From: Richard Loosemore (firstname.lastname@example.org)
Date: Wed Sep 21 2005 - 07:37:20 MDT
Not to be picky or anything, but people are starting to use the phrase
"complexity theory" as if it were synonymous with "complex systems".
My understanding is that "complexity theory" already has a strongly
entrenched usage: it refers to the calculation of algorithmic complexity.
Okay, so I just checked the Wikipedia, and apparently there is now
ambiguity in the usage (don't you just hate it when the language starts
to shift around underneath you?).
It would help though, to stick to the standard, since in our context
both meanings could be relevant, and someone coming fresh to this
discussion is sooner or later going to be completely confused about what
we are talking about.
[I won't even *begin* to discuss the fact that when people say
"complexity theory" and yet mean "complex systems" they *then* often
proceed to talk about chaos theory instead. Sigh :-) ]
Complexity theory (from Wikipedia)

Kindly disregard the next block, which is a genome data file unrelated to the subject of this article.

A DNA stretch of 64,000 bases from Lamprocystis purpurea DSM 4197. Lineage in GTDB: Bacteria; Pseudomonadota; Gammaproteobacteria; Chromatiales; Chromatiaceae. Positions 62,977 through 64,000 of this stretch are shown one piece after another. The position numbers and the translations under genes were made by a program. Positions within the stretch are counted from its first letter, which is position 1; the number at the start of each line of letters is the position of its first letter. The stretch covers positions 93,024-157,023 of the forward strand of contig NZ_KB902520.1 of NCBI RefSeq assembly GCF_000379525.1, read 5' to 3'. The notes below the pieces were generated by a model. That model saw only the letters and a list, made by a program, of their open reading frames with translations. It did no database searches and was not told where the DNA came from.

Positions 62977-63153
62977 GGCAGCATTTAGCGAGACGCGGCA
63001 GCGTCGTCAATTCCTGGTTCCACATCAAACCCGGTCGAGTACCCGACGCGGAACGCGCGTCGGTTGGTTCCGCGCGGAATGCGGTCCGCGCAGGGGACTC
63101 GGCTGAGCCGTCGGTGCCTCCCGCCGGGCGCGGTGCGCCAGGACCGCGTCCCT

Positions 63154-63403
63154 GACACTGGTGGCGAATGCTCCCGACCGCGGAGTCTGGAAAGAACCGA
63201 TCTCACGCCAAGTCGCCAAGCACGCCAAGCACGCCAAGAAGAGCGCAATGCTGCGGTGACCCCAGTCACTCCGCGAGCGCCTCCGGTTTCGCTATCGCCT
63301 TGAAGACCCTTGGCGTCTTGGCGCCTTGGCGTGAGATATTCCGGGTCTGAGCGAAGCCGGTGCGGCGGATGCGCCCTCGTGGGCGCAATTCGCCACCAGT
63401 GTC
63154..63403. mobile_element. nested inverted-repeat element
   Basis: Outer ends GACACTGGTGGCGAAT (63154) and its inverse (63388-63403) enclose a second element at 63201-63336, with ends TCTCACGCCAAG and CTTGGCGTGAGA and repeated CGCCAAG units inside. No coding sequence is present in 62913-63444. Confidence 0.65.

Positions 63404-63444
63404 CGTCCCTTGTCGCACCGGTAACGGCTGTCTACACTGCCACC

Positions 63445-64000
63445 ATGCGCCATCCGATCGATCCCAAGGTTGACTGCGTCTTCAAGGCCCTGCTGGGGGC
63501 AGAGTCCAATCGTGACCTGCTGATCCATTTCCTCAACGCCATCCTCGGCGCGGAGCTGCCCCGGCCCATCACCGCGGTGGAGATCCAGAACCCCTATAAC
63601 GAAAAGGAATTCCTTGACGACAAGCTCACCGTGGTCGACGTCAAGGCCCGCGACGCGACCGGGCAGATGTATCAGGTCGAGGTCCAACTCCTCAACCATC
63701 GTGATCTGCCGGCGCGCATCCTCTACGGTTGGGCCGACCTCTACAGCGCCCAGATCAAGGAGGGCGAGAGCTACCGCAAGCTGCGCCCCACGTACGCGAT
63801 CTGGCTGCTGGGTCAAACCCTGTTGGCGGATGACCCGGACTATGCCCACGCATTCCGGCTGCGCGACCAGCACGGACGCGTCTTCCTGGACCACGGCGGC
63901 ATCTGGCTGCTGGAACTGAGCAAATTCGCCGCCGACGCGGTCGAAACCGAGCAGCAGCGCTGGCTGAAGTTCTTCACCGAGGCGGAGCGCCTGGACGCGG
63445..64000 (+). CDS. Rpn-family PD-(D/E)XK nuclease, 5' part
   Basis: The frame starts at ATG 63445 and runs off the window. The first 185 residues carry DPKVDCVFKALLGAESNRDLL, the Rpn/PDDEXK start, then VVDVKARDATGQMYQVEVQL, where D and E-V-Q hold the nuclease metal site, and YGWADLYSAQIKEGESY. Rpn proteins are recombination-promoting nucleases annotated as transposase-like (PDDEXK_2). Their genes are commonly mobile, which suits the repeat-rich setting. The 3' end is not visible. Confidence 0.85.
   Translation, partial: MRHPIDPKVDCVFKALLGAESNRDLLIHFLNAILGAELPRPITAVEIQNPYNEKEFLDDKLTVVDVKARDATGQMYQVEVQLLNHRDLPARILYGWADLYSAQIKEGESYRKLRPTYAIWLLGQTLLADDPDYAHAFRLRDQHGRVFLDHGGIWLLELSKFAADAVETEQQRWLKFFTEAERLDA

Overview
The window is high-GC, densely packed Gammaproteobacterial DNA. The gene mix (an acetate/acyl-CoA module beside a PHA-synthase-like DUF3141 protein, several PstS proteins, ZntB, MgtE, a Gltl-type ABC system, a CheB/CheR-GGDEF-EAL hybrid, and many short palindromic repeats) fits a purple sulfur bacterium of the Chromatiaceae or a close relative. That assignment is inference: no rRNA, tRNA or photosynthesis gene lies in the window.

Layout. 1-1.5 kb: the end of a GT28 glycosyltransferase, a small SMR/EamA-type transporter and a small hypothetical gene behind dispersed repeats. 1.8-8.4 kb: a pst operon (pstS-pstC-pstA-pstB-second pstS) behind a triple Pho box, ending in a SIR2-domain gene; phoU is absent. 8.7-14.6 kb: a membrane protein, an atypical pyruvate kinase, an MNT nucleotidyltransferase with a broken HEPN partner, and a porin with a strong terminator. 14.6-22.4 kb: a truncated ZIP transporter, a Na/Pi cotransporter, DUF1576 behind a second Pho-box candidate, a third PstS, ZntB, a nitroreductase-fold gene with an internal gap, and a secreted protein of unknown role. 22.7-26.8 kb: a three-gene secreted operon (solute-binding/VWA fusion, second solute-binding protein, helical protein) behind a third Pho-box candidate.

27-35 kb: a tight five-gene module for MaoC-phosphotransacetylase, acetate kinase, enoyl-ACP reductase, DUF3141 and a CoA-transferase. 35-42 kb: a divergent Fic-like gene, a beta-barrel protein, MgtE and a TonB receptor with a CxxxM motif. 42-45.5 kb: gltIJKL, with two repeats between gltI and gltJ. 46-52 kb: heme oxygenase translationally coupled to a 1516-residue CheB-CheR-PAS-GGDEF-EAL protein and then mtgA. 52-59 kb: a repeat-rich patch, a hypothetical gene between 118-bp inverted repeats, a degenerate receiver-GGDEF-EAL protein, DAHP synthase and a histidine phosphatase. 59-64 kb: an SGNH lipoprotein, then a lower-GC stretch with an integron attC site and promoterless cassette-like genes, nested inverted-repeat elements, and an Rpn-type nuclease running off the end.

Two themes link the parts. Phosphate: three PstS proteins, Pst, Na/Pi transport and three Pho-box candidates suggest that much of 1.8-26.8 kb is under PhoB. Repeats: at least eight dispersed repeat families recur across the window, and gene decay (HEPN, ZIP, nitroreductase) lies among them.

"Complexity theory can refer to more than one thing:
* Computational complexity theory: a field in theoretical computer
science and mathematics dealing with the resources required during
computation to solve a given problem
* The theoretical treatment of descriptive complexity (or
Kolmogorov complexity) of a string is studied in algorithmic information
theory by identifying the length of the shortest binary program which
can output that string.
* Systems theory (or systemics or general systems theory): an
interdisciplinary field including engineering, biology and philosophy
that incorporates science to study large systems
* Complexity theory is sometimes used as a broad term addressing
the study of complex systems, including subjects such as chaos theory,
artificial life, and genetic algorithms."
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